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Israel’s SpaceIL Receives $2 Million From ISA; SpaceX Launch Deferred To January 2019

Israel’s Space Agency (ISA) and the Israeli Ministry of Science and Technology announced on 10 October 2018 that they will support the Lunar projects of the SpaceIL organization with up to U.S.$2 million in funding.

SpaceIL is an Israeli startup founded in 2010 by engineers Yariv Bash, Kfir Damari, and Yonatan Weintraub, and is best known for its efforts to launch the country’s first spacecraft to the Moon.

SpaceIL announced earlier in 2018 that the launch would take place in December 2018, but noted that there was a delay of several weeks due to launch schedule issues with SpaceX. The new launch date is now set for early 2019.

The Israeli government said that the funds will be dispersed among a variety of SpaceIL’s projects including scientific research on the Moon, educational activities, enrichment programs, and space competitions.

The U.S.$2 million is in addition to the more than U.S.$551,550 that has already been invested in the SpaceIL’s early stage developments.

“The development and launching of SpaceIL’s spacecraft to the Moon will give Israel an advantage in space research and the development of space technologies,” said Science Minister Ofir Akunis in a statement. “The project is expected to promote children’s and youth’s education in science and technology and promote scientific research on the moon, and it is a source of great national pride.”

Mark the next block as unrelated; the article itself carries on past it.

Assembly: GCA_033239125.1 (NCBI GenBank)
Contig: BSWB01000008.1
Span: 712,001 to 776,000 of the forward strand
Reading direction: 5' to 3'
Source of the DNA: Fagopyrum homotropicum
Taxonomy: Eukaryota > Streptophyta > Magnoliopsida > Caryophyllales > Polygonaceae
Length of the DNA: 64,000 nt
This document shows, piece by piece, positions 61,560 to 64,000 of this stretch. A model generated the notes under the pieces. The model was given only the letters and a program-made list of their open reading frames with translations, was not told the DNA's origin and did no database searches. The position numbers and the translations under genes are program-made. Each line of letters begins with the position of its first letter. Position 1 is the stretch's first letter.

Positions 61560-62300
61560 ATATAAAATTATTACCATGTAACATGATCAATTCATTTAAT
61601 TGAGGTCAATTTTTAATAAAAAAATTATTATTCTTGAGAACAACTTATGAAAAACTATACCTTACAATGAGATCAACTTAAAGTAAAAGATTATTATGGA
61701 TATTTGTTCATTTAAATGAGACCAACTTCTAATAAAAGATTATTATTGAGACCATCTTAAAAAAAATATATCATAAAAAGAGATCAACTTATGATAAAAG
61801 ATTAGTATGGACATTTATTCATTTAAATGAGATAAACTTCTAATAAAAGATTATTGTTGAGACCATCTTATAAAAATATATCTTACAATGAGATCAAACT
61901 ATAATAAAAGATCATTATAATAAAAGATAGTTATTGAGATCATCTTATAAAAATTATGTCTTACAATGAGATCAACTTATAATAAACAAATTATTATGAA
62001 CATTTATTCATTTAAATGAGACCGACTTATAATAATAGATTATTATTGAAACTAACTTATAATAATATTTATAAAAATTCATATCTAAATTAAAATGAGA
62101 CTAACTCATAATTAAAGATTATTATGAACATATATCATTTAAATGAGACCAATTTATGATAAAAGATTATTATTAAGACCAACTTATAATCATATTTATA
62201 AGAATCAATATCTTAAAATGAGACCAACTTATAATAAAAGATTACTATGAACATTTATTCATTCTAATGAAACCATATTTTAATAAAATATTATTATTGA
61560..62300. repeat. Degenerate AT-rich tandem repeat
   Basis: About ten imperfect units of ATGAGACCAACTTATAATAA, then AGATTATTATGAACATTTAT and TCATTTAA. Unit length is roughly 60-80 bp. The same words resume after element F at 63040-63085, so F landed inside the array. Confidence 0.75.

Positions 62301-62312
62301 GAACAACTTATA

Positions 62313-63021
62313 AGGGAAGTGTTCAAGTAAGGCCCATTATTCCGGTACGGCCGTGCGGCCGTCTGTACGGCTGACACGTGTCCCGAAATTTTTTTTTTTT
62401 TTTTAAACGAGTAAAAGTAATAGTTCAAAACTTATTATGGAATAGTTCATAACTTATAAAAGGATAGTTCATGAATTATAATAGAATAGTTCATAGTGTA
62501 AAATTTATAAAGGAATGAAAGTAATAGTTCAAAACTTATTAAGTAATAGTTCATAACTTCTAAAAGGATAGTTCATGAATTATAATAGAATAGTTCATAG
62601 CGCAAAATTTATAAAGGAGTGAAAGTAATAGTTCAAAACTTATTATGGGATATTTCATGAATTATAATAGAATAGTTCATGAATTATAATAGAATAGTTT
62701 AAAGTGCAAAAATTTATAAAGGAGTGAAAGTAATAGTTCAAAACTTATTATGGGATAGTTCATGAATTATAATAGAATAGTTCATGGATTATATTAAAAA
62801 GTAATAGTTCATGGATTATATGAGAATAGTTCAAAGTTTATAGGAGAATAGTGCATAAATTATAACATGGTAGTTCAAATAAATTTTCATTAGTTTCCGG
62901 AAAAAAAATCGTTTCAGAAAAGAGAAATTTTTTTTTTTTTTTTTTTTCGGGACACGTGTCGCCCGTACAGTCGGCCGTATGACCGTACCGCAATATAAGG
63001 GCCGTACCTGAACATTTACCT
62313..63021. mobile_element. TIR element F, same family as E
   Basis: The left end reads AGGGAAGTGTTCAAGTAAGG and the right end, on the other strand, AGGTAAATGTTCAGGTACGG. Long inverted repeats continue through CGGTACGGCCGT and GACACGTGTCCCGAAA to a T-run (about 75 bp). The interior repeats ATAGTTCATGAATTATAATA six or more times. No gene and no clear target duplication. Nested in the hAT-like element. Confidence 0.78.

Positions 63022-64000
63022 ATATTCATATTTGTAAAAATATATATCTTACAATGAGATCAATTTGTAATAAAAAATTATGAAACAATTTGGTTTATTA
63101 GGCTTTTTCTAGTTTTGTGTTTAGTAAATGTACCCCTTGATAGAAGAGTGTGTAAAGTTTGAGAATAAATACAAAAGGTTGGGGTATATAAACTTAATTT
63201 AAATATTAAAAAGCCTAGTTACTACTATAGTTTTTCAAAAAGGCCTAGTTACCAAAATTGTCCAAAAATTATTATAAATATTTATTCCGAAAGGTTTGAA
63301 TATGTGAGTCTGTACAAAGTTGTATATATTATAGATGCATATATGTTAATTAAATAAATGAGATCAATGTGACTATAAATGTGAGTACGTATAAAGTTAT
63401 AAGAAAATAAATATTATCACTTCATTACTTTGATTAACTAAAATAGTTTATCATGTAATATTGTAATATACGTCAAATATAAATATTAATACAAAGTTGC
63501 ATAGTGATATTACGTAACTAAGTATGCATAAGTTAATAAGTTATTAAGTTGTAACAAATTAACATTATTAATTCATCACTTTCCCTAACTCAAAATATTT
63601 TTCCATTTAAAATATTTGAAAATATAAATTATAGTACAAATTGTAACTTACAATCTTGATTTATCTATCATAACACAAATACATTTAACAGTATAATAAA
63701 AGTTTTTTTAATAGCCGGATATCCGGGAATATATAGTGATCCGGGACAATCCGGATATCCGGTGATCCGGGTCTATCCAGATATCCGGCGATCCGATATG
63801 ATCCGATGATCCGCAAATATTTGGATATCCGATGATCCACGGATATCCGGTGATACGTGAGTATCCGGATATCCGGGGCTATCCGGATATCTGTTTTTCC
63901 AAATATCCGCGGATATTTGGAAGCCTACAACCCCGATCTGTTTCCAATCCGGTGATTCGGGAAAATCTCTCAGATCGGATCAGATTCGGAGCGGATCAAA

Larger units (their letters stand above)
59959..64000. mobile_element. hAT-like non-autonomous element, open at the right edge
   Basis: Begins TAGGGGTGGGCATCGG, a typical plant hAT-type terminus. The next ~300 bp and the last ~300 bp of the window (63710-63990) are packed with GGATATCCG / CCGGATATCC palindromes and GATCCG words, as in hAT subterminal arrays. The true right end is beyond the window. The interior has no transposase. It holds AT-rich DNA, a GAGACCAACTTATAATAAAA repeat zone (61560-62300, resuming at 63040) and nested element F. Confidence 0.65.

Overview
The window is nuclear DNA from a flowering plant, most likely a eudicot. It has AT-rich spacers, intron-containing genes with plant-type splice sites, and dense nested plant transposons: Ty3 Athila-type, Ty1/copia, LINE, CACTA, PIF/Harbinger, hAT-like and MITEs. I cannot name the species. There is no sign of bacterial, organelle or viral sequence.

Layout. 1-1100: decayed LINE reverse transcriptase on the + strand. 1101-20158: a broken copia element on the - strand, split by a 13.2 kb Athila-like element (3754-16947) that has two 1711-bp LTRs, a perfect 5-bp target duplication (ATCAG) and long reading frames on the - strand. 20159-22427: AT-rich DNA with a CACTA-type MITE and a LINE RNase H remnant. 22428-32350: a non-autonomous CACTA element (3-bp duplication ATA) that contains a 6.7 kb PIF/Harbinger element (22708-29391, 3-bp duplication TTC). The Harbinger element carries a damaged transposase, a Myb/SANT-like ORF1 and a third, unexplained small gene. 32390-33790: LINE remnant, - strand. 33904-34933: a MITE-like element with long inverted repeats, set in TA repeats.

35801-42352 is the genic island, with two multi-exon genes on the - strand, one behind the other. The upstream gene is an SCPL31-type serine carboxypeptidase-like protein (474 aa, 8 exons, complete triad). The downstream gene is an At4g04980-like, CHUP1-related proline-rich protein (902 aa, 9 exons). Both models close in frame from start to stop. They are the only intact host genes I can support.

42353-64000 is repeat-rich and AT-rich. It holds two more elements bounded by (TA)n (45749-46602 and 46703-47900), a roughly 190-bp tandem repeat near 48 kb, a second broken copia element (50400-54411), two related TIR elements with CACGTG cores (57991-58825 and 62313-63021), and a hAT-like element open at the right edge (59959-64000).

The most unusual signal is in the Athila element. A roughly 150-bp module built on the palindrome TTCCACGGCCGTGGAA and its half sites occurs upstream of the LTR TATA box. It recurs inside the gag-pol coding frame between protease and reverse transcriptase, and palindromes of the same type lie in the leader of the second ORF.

SpaceWatch.Global recently reported that Israel’s Space Agency also signed an agreement with NASA, the U.S. national space agency, for the upcoming SpaceIL mission. As part of the agreement, SpaceIL’s spacecraft will be fitted with a NASA reflector designed to help find the exact location of the probe on the ground after landing. NASA will also allow SpaceIL to receive communication services with the spacecraft through its deep space antenna network.

SpaceIL’s Lunar mission initially started to take part in the Google Lunar X-Prize competition. The March 2018 deadline came and went and the prize went unclaimed, but SpaceIL vowed to maintain its efforts to put Israel on the Moon.

If SpaceIL succeeds, Israel will become the fourth country — after the U.S., Russia, and China — to complete a controlled Lunar landing.

Meanwhile, NewRocket, a graduate of the Incubit incubator, announced that it has appointed Dr. Eran Privman as the new CEO of the New Space company. Dr. Privman, who up until recently was the CEO of SpaceIL, has joined NewRocket in order to realize the company’s market opportunities, to complete the development of the new rocket engine technology, and to lead the company in penetrating the international satellite market.

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